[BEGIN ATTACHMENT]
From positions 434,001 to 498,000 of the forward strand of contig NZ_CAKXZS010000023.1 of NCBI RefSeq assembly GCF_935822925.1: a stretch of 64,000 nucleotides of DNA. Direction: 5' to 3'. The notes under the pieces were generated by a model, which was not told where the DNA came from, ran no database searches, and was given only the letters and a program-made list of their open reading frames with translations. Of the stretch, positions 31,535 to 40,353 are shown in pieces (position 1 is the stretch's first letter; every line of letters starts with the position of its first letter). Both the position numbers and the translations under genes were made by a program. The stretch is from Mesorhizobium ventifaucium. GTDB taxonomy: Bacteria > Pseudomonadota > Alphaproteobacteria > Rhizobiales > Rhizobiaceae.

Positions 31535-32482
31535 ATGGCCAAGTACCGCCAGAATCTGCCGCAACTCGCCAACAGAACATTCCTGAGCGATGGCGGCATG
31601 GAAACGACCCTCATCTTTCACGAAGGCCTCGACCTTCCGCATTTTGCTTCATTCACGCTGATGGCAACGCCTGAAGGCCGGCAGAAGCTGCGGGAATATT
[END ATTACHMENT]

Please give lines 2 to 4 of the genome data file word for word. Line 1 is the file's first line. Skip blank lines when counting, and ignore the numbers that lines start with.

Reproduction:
Positions 31535-32482
31535 ATGGCCAAGTACCGCCAGAATCTGCCGCAACTCGCCAACAGAACATTCCTGAGCGATGGCGGCATG
31601 GAAACGACCCTCATCTTTCACGAAGGCCTCGACCTTCCGCATTTTGCTTCATTCACGCTGATGGCAACGCCTGAAGGCCGGCAGAAGCTGCGGGAATATT